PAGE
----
I think we're about to go on the record with Becker. There's a discussion in the well between the court reporter and counsel. I believe the court reporter asks, "What's your favorite movie and why." There is another question that I believe she asks, "Where do you get your news and if the Internet, which sites." The AP reporter is asking Carney some questions. DDA Francis Young replies her movie is Top Gun, and Donald Re responds, The Godfather. Young tells the group she was a "quasi navy brat."
Detective Greg Stearns is called to the stand. He brings a very large three ring binder with him. Stearns gives his background. He was the lead investigating officer for this case. He responded to the location on Viewsite Drive. He conducted a search of the residence and found a business card that included an email address belonging to the defendant. Detective Stearns found a set of architectural plans on top of a fire place (in one of the lower levels).
People's exhibit #35, the structure's architectural plans. Stearns also found the multicolored, code check book for California.
SC: Is that the same booklet identified as exhibit 51, that I showed to Mr. Bescos?
GS: Yes, it is.
SC: Did you also find a contract with Tressor Entertainment, US, LLC?
SC: Where was that found?
Detective Stearns checks his report to refresh his memory.
GS: I believe it was in the office area.
SC: Exhibit #36, ... a contract. ... Appears to be a photo of the first page of the contract?
SC: Did you also seize a computer at some point?
GS: Not from the house.
A computer was seized from Mr. Becker at some point after the interview with the arson investigator, and also a (cell) phone. Detective Stearns believes something else was seized from a residence where the defendant was staying with a friend. Both items were submitted to Detective Hunter for review.
SC: The location agreement, had that contract been initialed on each page and signed?
The contract was between Tressor Entertainment and Gerhard Becker.
SC: Did the contract state ... that there was a move-in date of February 24th, 2011?
SC:And the date of the fire was February 16th?
The contract was for filming Germany's Next Top Model. Gerhard Becker was to be paid $100,000.00 for filming at the Viewsite residence. Detective Stearns acquired several search warrants to obtain copies of Becker's emails.
People's exhibit #37, a copy of the authentication document for records received from Microsoft. The search was for the email address just presented.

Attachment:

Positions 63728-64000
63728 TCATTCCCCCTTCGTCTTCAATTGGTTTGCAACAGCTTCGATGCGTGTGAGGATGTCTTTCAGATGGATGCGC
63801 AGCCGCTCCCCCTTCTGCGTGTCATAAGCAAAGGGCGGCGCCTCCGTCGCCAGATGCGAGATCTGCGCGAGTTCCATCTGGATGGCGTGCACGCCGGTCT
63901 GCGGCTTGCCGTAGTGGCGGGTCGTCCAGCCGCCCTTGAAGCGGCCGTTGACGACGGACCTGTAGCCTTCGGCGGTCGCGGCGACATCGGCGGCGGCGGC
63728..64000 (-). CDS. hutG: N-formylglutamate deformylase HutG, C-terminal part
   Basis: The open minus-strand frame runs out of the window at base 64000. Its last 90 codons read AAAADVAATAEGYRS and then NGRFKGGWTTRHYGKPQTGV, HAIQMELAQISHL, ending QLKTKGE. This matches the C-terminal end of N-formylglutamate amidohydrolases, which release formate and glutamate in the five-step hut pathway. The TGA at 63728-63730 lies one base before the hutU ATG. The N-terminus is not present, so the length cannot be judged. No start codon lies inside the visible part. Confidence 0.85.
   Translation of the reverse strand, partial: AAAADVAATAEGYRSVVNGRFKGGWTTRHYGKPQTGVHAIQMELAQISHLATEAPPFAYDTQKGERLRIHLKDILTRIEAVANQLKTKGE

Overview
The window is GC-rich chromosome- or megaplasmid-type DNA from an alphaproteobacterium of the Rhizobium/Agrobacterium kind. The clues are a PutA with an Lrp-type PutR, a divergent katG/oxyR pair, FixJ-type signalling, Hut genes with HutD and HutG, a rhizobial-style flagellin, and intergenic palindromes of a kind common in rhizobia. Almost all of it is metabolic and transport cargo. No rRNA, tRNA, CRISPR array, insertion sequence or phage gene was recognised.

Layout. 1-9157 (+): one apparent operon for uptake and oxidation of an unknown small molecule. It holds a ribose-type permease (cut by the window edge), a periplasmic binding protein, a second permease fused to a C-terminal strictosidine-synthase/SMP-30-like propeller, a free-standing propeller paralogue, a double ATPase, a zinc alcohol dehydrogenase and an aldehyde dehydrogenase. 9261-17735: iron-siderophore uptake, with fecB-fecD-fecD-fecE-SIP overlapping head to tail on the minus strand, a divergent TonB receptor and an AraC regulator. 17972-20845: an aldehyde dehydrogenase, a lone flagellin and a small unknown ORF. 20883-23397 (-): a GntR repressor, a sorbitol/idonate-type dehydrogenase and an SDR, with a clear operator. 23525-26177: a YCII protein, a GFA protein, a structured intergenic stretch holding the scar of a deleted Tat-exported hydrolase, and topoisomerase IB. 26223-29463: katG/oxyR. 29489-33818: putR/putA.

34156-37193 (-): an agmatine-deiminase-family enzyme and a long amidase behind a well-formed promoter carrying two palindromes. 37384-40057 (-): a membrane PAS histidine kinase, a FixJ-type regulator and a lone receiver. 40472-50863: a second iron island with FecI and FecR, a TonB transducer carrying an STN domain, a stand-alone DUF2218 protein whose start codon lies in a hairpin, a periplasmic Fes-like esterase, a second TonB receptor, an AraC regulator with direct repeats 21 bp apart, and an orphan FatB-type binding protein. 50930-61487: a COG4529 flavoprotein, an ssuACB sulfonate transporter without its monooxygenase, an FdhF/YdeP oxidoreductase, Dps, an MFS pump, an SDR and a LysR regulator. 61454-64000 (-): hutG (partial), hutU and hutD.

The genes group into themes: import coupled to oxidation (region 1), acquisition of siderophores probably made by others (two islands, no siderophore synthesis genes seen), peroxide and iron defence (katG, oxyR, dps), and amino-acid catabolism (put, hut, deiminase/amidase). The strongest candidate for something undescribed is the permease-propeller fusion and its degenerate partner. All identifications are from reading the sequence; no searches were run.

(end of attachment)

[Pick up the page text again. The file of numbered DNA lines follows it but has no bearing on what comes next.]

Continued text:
SC: Did you receive...
DRe: Objection! There is no foundation that these were received by ... written to Mr. Becker.
I miss the ruling. Detective Stearns testifies that he verified the exchange of emails from Becker's email account and a couple of different employees of Colorado Hearth & Home, regarding the ordering of several fire pits. The text of the few emails are read in court.
From Colorado Hearth & Home to the defendant:
Okay, are you aware that the manufacturers specifications ... they are only for outdoors. ... want to be sure before you buy these.This was in regards to burner troughs described in prior emails. Mr. Re object that there is no foundation. I believe the ruling is it's admitted for the purposes of the preliminary hearing only. There are questions about whether or not Becker informed Tressor Entertainment, that they were aware of the modifications to the house (the missing guard rail and the missing fire sprinklers). Mr. Re objects but DDA Carney states the information is relevant to Becker's state of mind. Carney reads from an email Becker sent Tressor Entertainment about the building code violations and wanted to ensure Tressor would hold Becker harmless if anyone gets hurt. Judge Tynan over rules the objection.
A new set of emails are reviewed between Becker and his realtor. Re objects because hey are well after the incident. DDA Carney states these also go to Becker's state of mind. The email is after the fire. It's after he was told to install outdoor sprinklers. Becker rips them out. After the fire, he puts them back in for code check then, complaining to the realtor that he doesn't like how they look, he wants to take them out again. The objection is over ruled.
The listing agent for Becker's house is Marci Hartley. DDA Carney goes over Becker's communication questions to Ms. Hartley about removing the sprinklers before the sale. The three options Becker gives in the email are presented. 1. De-install again after the final. 2. Leave and paint. 3. Cover with drywall so that heads are the only thing seen.
People's exhibit #39, it's a text of the email just discussed without the header and raw data information. People's exhibit #40, another email from the defendant to a Mr. Jeff McQueen. It's a chain of emails. The emails discuss a Gel Fireplace. A Gel fireplace is a ventless fireplace that uses ethanol as fuel. People's exhibit #53, an email exchange between Becker and a Walter Hanes (sp?).